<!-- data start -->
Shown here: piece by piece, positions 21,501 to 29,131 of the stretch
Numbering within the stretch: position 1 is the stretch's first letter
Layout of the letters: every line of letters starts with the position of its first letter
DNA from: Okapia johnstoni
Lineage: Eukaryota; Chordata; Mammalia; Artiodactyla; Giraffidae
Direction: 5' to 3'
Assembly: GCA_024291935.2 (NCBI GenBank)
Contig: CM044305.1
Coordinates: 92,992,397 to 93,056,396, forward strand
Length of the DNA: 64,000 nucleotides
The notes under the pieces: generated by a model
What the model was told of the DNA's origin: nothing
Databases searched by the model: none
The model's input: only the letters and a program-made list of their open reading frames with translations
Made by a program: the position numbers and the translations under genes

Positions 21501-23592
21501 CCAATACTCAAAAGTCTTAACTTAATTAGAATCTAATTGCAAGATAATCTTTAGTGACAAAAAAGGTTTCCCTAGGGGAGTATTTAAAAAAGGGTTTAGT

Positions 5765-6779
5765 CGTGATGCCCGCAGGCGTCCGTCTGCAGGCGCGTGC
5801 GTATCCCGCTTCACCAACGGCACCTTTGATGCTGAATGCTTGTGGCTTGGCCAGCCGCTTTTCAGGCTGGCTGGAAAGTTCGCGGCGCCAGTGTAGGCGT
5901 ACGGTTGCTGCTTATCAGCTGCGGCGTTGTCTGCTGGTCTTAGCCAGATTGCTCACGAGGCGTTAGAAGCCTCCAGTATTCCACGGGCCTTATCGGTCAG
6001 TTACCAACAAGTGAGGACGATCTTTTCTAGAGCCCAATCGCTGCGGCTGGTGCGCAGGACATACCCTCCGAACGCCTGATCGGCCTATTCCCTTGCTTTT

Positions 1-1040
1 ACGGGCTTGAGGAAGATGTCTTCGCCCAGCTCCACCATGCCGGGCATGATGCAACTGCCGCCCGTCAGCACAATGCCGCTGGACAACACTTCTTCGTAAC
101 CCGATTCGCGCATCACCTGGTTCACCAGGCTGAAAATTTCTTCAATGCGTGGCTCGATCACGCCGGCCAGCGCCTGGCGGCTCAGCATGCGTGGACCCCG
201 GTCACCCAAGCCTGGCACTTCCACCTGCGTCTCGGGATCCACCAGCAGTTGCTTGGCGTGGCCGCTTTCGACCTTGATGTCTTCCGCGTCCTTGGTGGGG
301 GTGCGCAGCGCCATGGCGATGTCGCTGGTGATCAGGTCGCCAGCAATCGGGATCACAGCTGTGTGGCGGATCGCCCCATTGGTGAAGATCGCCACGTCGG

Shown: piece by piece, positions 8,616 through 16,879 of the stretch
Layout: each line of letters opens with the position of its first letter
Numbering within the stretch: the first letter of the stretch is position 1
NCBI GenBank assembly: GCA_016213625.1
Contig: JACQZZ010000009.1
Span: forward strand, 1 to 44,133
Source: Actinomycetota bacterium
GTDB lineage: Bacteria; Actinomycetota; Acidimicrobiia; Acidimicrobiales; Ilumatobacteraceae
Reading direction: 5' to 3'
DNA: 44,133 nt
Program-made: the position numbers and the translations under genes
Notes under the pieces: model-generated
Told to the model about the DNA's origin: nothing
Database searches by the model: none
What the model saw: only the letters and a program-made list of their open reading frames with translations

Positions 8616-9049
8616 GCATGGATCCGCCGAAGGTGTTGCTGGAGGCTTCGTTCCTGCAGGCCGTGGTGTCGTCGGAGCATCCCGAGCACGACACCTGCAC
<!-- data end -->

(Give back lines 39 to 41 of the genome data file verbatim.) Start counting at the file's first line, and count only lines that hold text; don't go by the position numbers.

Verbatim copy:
Notes under the pieces: model-generated
Told to the model about the DNA's origin: nothing
Database searches by the model: none